But significantly, Mr. Rabuka was organizing his Ocean of Peace (OP) initiative to help take the PIF to “the next level.” A group of Australian business and political figures were quietly working on a vision to create a “Pax Oceania”: a sphere of influence that would create greater mutual support between regional states in the Oceania region, from the Pacific to the Indian Ocean.

What began in early 2024 was a dialog between those interest groups in Australia and the PIF island states because of Mr. Rabuka’s OP initiative. What both projects embody is frustration over the performance of the Australian and New Zealand governments in helping to create a regional consensus and economic and security capability in recent years.

The emergence of these two trends—the formal OP initiative by Mr. Rabuka and the private initiative in Australia—looks to the near future when the great power competition between the United States and China may come to a head and pave the way for a new strategic architecture in the region. Both initiatives look to the “post-communist China” era, when mainland China’s economic and military capabilities seem likely to have peaked and fallen, leading to either the collapse of the Chinese Communist Party (CCP) and Beijing’s expansionist plans in the region, or the contraction of the Chinese economy to the point where it will play a less significant role in the “Indo-Pacific Great Game.”

If, for example, the present CCP leadership under Xi Jinping were to collapse within 2024 or 2025, as it might do due to internal rivalries and economic decline, then it is possible that the United States could reduce much of its focus on the Indo-Pacific. At least, absent China as a regional competitor, the United States could scale back its economic commitment to Oceania. At that point, the region would enter a new era of forced self-reliance, with local powers—notably Australia, the largest power in Oceania—being forced to take leadership positions.

At that time, the relative strategic positions of India and Indonesia would also change as possible influencers in the region.

The regional states would also be forced into a position of greater self-reliance, with Australia, in particular, being required to restart its industrial and energy base. And that, in turn, would require a significant scaling back of Australia’s present predatory regulatory and energy constraints.

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Australian Foreign Minister Penny Wong arrives at the Pacific Island Forum in Suva, Fiji, on May 26, 2022. (Pita Simpson/Getty Images)
Australian Foreign Minister Penny Wong arrives at the Pacific Island Forum in Suva, Fiji, on May 26, 2022. (Pita Simpson/Getty Images)

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It is noteworthy that Mr. Rabuka has been able to introduce the broad strategic vision for Oceania far more easily than the Australian group in attempting to change the consciousness of the Australian government and federal bureaucracy. For this reason, the “Pax Oceania” thinkers have been reluctant to “go public,” hoping to build a groundswell of support for a position of Australian independence and leadership, separate from the United States (but not hostile to it), to enable Australia and its PIF neighbors to carry a greater burden of economic and security development than in the past.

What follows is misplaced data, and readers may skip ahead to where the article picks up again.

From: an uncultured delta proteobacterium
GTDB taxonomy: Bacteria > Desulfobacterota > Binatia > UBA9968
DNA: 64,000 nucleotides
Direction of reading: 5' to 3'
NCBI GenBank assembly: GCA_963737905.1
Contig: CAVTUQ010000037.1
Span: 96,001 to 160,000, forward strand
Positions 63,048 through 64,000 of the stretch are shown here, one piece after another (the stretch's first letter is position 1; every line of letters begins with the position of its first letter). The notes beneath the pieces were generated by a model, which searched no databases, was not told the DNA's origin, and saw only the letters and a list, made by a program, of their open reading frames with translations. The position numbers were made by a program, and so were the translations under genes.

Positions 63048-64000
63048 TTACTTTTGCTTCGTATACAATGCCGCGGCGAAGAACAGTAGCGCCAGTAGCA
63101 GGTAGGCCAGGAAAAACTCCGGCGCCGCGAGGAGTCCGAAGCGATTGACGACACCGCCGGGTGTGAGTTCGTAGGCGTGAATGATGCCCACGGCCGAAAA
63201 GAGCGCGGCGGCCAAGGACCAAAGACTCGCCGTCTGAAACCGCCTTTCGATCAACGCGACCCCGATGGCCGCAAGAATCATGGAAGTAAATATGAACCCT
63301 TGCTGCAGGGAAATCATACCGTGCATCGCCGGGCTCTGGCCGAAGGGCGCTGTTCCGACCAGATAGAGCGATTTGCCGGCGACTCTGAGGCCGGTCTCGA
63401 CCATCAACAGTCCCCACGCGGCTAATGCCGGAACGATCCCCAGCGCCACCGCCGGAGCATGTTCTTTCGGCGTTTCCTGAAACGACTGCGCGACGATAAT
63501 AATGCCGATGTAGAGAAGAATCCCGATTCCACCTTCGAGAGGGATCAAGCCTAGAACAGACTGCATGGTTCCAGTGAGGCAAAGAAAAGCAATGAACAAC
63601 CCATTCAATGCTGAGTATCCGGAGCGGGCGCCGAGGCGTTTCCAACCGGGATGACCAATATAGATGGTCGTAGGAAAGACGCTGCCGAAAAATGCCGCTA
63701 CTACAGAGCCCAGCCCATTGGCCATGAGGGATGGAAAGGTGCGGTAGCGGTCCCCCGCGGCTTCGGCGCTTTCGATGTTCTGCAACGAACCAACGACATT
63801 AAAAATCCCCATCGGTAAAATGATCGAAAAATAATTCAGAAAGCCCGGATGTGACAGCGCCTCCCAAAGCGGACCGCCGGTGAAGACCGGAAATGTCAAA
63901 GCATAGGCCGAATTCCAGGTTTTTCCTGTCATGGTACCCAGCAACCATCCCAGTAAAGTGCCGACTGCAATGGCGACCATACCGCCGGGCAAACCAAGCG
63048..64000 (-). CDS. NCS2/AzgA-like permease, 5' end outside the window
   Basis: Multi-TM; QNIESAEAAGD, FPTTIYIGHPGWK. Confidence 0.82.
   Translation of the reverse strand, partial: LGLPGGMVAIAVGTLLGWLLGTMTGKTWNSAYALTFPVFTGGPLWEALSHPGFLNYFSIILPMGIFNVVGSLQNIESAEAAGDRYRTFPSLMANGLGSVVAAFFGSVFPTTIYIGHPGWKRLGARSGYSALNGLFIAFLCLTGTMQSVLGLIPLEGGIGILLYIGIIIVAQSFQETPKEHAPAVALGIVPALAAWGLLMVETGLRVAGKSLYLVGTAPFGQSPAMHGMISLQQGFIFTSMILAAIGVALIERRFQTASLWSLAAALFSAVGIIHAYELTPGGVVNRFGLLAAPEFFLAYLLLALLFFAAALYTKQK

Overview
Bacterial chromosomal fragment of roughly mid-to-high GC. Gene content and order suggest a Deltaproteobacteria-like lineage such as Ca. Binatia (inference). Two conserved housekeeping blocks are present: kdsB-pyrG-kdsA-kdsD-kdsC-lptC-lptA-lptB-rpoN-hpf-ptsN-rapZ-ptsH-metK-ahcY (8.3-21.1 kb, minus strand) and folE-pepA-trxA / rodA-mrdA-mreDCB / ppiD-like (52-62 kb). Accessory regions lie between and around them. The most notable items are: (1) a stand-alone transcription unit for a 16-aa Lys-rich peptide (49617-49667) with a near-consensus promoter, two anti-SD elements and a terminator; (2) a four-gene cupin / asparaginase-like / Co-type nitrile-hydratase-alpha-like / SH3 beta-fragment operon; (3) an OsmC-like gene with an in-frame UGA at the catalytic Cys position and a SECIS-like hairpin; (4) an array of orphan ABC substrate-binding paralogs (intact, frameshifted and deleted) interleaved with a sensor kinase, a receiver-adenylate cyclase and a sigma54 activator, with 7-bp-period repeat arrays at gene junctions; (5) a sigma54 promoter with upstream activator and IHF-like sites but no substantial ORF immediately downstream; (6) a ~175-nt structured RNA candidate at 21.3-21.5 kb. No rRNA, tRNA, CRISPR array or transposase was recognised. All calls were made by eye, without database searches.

Some thinking on the new concepts should be expected to percolate to the surface at the 2024 Australian Leadership Retreat (ALR), which seems likely to be held before August 2024. In the meantime, the Pacific Islands Forum itself will hold its annual forum in Tonga in August 2024, and the Commonwealth Heads of Government Meeting (CHOGM) will be held in Samoa in October 2024. Before or after that, King Charles III, as head of the Commonwealth, was scheduled to visit Australia and New Zealand for the first time in his capacity as sovereign.

If this momentum results in the creation of the envisaged “greater commonwealth” of the Ocean of Peace states, then it would represent one of the largest geopolitical regions in the world, with a significant domination of mineral assets, ocean harvests, and much more. That would occur with or without Australia as a participant. A collective diplomatic capability, for the first time, would enable greater benefits for the smaller member states, while uniform approaches can also guarantee their collective approach to the protection of the extensive maritime commons.

The Pacific Islands Forum was founded in 1971 and has 18 members: Australia, Cook Islands, Federated States of Micronesia, Fiji, French Polynesia, Kiribati, Nauru, New Caledonia, New Zealand, Niue, Palau, Papua New Guinea, Republic of Marshall Islands, Samoa, Solomon Islands, Tonga, Tuvalu, and Vanuatu.

Since 1989, the PIF has organized an annual meeting with key dialogue partners at the ministerial level. The Forum currently recognizes 21 dialogue partners: Canada, Chile, China, Cuba, European Union, France, Germany, India, Indonesia, Italy, Japan, South Korea, Malaysia, Norway, Philippines, Singapore, Spain, Thailand, Turkey, United Kingdom, and the United States.

The Ocean of Peace initiative and the “Pax Oceania” concepts, then, did not emerge from nowhere, and while it might seem that the proposed evolution of the regional structures to a more profound security and diplomatic bloc is logical, the actual achievement of it will face resistance. At present, the fact that Mr. Rabuka is one of the most experienced leaders in the region and probably the one who has demonstrated real leadership capabilities means that some forward momentum in this new strategic bloc is likely within 2024.

Moreover, the fact that PIF member Australia is also a key partner in the tri-state AUKUS (Australia, United Kingdom, United States) alliance gives considerable security protection to the region, as does the fact that France, the colonial power behind New Caledonia and French Polynesia, becomes a de facto partner of the Ocean of Peace.

Views expressed in this article are opinions of the author and do not necessarily reflect the views of The Epoch Times.